Today's New Paradigm
Friday, May 15, 2015
I didn’t think it would come to this. When I began chronicling the “global government finance Bubble” more than six years ago, I saw a backdrop conducive for the biggest Bubble yet: desperate central bankers mindlessly determined to print Trillions, buy Trillions of securities and inflate market values tens of Trillions, while at the same time using zero rates to force savers into risky securities. Yet I never imagined we’d get to mid-2015, with a 5.4% unemployment rate, record stock prices, record M&A, booming corporate debt markets and abundant signs of froth (i.e. Palo Alto, upper-end real estate, Manhattan condos, art, etc.) – and rates would remain stuck at zero. I didn’t expect global bond and currency markets to prove so accommodating.
But here we are - at the precarious stage. I’ve posited that the more deeply systemic a Bubble the less conspicuous its effects. Yet this global Bubble has reached such extremes that obvious signs of excess have sprouted out everywhere – most conspicuously with European debt, M&A, Chinese equities, global sovereign bonds, biotech, etc. And with things turning more overt, there’s now some Wall Street research addressing the topic.
Citi Equities Research (Robert Buckland, Mert Genc, Beata Manthey, Cosimo Recchia, Jonathan Stubbs and Ayush Tambi) published an interesting report late this week, “It’s Bubble Time.” This insightful research is worthy of discussion. I excerpted from the Citi report and then followed with my own thoughts.
From “It’s Bubble Time”: “Bubble Breeders - Previous ageing bull markets have been associated with asset price bubbles. They are often based around a convincing idea (Secular Stagnation?), and fuelled by excess liquidity. They are big enough and last long enough to destroy many contrarian investors.”
From the experience of the past two decades, so-called “bull markets” were not so much “associated with asset prices bubbles” as they were outright manifestations of historic financial Bubbles. “Tech Bubble” market distortions were prevalent in Credit and equities markets by the mid-nineties. Even greater “mortgage finance Bubble” market distortions took root soon after the post-“tech Bubble” reflation was commenced.
A “convincing idea” – or good story – is essential. I’ll add that if sufficient “money” and Credit are thrown at a system a pretty “good story” is bound to pop out. Periods of new technologies clearly provide fertile ground for Bubbles – and are arguably essential to epic Bubbles. As we’ve witnessed now for better than 20 years – and certainly was the case in the two decades prior to the 1929 Crash – a flurry of technological advancement can wield powerful price impacts – along with economic upheaval and instability. Policy confusion is assured.
By their nature, the final phase of an epic Bubble will indeed “destroy many contrarian investors.” There’s a confluence of important dynamics at play. First, during final Bubble phases, officials are by then responding to serious fundamental deterioration with heightened policy desperation. So-called “bears” - positioned based on negative fundamental factors – are squashed by the policy whirlwind. Meanwhile, flows gravitate to the most bullish and aggressive (tending to be those content to overlook weak fundamentals and fragilities).
Such a backdrop foments dangerous Bubble Dynamics. “Money” chases inflating risk markets, while a depleted few retain the resources or willingness to take the other side of this “bull” trade. The upshot is a self-reinforcing market supply/demand imbalance. Over time, as bull market psychology and speculative impulses build, unhinged markets succumb to upside dislocation and “melt-up” dynamics: Too many anxious buyers facing a dearth of sellers.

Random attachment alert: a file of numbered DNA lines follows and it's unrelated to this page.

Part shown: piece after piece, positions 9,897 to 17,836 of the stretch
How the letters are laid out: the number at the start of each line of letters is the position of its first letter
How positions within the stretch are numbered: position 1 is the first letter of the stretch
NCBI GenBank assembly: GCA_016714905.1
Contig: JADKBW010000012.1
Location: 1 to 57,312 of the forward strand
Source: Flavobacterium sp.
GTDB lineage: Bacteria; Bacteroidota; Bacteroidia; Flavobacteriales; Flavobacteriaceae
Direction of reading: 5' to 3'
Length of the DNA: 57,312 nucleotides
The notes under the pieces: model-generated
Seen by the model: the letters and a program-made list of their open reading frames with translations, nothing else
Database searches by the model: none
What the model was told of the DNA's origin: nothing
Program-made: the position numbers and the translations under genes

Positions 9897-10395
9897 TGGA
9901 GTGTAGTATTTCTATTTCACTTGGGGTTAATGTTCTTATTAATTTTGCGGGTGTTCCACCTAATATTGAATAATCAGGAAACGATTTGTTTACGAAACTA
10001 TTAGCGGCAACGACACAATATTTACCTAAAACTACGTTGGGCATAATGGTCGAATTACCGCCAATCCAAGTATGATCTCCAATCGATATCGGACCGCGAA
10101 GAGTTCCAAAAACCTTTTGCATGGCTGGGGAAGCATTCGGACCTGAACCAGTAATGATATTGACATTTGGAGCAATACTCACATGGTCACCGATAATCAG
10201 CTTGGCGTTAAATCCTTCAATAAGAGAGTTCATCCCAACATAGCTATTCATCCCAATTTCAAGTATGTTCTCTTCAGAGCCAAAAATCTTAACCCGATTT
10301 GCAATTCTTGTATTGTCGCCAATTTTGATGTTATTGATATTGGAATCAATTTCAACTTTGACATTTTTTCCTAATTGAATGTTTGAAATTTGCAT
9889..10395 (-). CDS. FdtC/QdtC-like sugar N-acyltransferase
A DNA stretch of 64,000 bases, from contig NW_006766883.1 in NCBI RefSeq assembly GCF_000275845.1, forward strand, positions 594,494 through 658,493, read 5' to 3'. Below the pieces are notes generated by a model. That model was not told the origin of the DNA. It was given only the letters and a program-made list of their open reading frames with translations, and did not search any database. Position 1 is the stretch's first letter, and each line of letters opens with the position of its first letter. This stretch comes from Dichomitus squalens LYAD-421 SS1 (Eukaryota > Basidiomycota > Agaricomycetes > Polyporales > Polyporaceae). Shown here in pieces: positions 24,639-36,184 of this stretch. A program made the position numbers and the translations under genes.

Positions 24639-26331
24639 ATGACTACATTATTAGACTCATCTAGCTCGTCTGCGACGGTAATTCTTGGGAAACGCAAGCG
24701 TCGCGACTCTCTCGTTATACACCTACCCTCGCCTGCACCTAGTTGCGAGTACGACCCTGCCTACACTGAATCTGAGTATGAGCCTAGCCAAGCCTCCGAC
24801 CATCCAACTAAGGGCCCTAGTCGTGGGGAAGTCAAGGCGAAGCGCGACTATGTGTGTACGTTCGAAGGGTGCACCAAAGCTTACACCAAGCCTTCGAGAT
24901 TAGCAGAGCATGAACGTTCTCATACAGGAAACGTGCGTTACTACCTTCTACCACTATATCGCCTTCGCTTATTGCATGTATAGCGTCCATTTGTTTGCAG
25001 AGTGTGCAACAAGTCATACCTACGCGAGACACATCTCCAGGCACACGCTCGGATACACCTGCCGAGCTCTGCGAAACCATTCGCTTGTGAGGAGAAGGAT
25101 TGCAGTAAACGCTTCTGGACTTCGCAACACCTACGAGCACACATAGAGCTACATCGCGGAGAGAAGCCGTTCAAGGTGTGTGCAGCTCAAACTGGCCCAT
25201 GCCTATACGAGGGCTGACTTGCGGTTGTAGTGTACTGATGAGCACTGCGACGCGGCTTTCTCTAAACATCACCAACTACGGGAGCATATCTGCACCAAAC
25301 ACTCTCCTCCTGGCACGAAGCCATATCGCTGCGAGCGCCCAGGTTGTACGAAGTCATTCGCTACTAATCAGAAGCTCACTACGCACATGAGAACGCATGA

Benjamin Strong’s “coup de whiskey to the stock market” and the fateful 1927-1929 speculative blow-off illustrate this dynamic. And I point to the summer of 2012 – “do whatever it takes” central banking and the unleashing of global open-ended QE – as the original catalyst for global securities markets upside dislocation.
From Citi: “Bubble Bursters – Rate hikes eventually burst bubbles, but it usually takes a least three to stop the juggernaut. We do not expect the third Fed hike until 3Q16. In the meantime, expensive stocks may keep getting more expensive.”
I would argue that Bubbles are burst by an inevitable reversal of speculative flows and attendant shift in market perceptions. Responding to increasingly conspicuous excess, central bankers will tend to raise rates (too little and too) late in the Bubble cycle. Still, it’s late-cycle “Terminal” excess that dooms Bubbles. Much belated rate increases had little to do with either “tech” or mortgage finance Bubble collapses.
“Tech” collapsed after a reversal of a spectacular market “melt-up” dislocation. Derivatives markets were instrumental – providing speculative leverage - for the upside dislocation and then during the downside collapse. Markets abruptly turned illiquid. “Hot money” rushed for the exits, while too many desperately attempted to buy market insurance and/or place bearish bets. The mortgage finance Bubble burst when “hot money” sought to exit subprime mortgage securitizations and derivatives. Excess associated with over $1 Trillion of subprime CDOs issued in 2006 ensured subprime’s demise. Fed rate policy had little to do with the timing of the collapse.
From Citi: “We suspect that asset price bubbles are formed by four key forces: 1) A new paradigm story supported by convincing fundamentals, 2) Surplus liquidity, 3) A demand/supply imbalance, 4) Business/benchmark risk amongst asset managers… New Paradigms: Every bubble is based on a good story. Tulips are beautiful flowers. 17th Century Far East trading opportunities were vast. Japan’s economic performance post WW2 was spectacular. The internet represented a transformational technology advance. Many of these stories were based on convincing fundamental evidence – they really were new paradigms which would go on to change the world. However, when combined with abundant capital, these great ideas were often accompanied by unsustainable asset price bubbles. What might be the current new paradigm? At a macro level, the most obvious candidate is ‘secular stagnation’ – a world where growth, inflation and interest rates are likely to stay low for the foreseeable future. Fixed income assets are the obvious beneficiaries.”
This is insightful analysis. Yet one cannot discuss Bubbles without a central focus on Credit. As such, I would add that “surplus liquidity” is a fundamental characteristic of inflating asset markets. Speculative markets create their own self-reinforcing liquidity. Liquidity is created in the process adding leveraging in search of bull market returns, while borrowing throughout the economy increasingly finds its way into bubbling markets. Moreover, the expectation for ongoing abundant liquidity becomes integral to bull market psychology. The underlying source of Credit and its progressive vulnerability goes unappreciated.